Treasures

Koryuji Temple has been caught in fire many times and many of its cathedrals and treasures have been burned. However, there are some works of art that miraculously escaped the fire and have been stored as temple treasures until today. Here are some typical ones.

"Shaka-Nehanzu(the scene of Buddha's Nirvana) " and other works by Hakyo Kakizaki

Hakyo Kakizaki (1764-1926) is a painter and samurai in the late Edo period. The fifth son of the Matsumae feudal lord, Sukehiro. As a painter, he studied the Nanjo school and the Maruyama school, and his masterpiece "Ishu Retsuzo" (currently partly stored in the Besancon Museum in France) was enough to be seen by Emperor Kokaku.

The largest of such works by Hakyo Kakizaki is "Shaka-nehanzu(Buddha's Nirvana)". It was drawn at the request of  the Rev.Zenkai, who was the 11th chief priest of Koryuji, and is said to be one of the best masterpieces of Hakyo. A pair of double widths, each width 300 cm long and 140 cm wide,

The sign is written as following:

"In September 1911, I Hirotoshi Kakizaki paint this for the 11th chief Zenkai. "

This piuture was designated as a tangible cultural property of Hokkaido in 1968, and is exhibited only from April 1st to 15th every year.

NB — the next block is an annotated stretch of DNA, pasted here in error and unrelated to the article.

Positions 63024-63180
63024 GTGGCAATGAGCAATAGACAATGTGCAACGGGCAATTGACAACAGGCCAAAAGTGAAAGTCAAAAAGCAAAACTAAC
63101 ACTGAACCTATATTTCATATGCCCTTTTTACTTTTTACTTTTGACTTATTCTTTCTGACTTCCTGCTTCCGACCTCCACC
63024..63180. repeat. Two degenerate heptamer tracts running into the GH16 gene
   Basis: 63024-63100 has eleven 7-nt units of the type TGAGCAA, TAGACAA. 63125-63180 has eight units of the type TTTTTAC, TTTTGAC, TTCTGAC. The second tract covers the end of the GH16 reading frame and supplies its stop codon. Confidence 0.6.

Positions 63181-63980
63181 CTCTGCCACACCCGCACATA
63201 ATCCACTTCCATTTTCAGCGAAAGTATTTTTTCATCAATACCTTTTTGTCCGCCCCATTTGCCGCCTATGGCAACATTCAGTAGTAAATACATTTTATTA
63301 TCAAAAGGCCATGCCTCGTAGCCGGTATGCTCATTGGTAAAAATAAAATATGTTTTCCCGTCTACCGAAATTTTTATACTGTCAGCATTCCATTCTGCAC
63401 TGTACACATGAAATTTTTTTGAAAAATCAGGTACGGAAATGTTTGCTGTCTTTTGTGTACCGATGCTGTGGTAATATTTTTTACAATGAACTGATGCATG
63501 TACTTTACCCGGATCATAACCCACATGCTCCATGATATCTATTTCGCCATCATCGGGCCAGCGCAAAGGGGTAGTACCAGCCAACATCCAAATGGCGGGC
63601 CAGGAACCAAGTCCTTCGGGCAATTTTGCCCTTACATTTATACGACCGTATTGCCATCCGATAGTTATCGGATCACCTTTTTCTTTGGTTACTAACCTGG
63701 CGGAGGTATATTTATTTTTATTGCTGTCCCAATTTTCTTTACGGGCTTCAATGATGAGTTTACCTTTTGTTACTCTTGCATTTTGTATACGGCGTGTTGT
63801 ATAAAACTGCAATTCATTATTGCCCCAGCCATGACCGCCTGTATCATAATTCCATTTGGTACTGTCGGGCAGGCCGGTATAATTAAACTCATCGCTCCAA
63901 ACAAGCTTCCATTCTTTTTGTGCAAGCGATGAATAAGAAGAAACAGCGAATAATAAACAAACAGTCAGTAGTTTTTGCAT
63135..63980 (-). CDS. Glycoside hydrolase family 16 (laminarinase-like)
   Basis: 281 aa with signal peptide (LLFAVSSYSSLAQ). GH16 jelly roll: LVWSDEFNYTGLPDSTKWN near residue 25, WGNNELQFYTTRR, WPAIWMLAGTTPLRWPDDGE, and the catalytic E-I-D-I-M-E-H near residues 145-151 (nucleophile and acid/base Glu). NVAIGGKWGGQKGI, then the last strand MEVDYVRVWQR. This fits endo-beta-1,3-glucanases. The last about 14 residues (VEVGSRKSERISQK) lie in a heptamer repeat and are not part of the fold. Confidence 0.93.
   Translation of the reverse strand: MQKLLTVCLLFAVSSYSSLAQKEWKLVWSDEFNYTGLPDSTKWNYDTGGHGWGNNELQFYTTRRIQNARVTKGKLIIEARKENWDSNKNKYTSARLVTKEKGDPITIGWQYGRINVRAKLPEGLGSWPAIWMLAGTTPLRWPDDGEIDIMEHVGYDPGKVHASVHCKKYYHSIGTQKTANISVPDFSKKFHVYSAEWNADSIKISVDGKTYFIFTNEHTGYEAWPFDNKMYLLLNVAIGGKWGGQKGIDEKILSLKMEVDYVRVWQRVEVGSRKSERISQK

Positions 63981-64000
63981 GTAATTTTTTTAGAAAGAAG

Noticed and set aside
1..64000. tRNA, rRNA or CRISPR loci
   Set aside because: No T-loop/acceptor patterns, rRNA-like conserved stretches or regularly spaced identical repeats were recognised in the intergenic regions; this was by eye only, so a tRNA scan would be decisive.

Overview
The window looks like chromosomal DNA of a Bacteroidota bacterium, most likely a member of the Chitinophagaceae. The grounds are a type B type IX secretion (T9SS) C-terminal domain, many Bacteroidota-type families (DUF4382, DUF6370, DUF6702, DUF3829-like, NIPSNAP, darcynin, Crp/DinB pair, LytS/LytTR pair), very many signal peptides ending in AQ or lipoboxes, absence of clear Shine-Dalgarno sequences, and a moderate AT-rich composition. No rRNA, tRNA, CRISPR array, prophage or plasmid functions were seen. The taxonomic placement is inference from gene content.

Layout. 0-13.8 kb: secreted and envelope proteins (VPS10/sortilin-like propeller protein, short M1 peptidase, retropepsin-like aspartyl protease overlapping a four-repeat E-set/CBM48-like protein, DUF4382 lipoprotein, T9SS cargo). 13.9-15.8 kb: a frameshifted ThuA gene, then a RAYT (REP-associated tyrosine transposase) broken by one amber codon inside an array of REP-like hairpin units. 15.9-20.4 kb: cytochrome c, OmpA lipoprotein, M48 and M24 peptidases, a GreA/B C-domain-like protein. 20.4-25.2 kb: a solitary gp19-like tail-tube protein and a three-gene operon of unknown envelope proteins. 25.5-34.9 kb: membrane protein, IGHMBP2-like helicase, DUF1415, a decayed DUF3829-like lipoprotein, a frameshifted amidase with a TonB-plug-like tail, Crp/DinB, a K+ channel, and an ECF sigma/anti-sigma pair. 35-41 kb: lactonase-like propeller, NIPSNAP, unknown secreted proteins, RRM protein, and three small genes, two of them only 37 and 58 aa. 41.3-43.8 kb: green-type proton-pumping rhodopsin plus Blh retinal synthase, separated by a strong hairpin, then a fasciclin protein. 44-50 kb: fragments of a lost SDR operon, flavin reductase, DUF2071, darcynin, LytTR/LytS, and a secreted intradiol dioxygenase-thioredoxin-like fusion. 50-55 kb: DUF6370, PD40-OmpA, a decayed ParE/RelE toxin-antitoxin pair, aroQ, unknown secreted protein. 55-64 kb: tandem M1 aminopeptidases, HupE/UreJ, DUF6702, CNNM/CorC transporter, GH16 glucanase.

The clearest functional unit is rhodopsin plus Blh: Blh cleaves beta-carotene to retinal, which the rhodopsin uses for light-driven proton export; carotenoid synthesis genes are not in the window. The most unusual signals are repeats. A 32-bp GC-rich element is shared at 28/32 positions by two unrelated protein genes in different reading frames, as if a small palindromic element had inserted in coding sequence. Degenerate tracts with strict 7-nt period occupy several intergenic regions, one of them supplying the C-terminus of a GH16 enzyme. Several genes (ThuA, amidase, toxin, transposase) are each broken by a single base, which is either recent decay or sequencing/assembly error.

In addition to this, three Hakyo works stored.

Such as:

"Kikaku-zu(the picture of a turtle and a crane" (pair)

"Shiji-keisyokuzu(The scene flowers in four seasons broom at the same time)"

"Rakanzu(A portrait of Arhat)"

Hakuin Ekaku's brush "鍾馗 Shoki"

Hakuin Ekaku (1685-1768) is a Rinzai-Zen priest. Born in Suruga (now Shizuoka Prefecture), he became a Rinzai-Zen priest at the age of 15. After traveling around the country and practicing, he returned to his temple Shoinji at the age of 33. he started working on calligraphy and painting after his 60th birthday.
His paintings, showing his inflexible state that transcends the apparent technique of self-education, has been evaluated overseas.

The theme that Hakuin liked to paint is the figure of "Shoki(Zhong Kui)". Zhong Kui is popular as a god who drives an evil away, and is respected as a guardian deity of children. Originally, he was a real person in China who aimed for the Imperial Examination, but failed repeatedly and committed suicide in the palace to be ashamed of it. However, for some reason, he appeared in the dream of the Emperor who was suffered from a serious illness, and when he ousted the evil spirit suffering the Emperor,  his illness was cured, So the Emperor painted the figure of Zhong Kui to the painter to thank him. It was honored, and since then he has been loved by the common people as an evil-driving guardian.

 

Hakuin Ekaku felt impressed this legend and drew many paintings on the theme of Zhong Kui.

He drew him as a symbol of Bodhicitta.

 

It is not clear when this picture was transmitted to Koryuji, but it is now carefully stored as a treasure of this temple.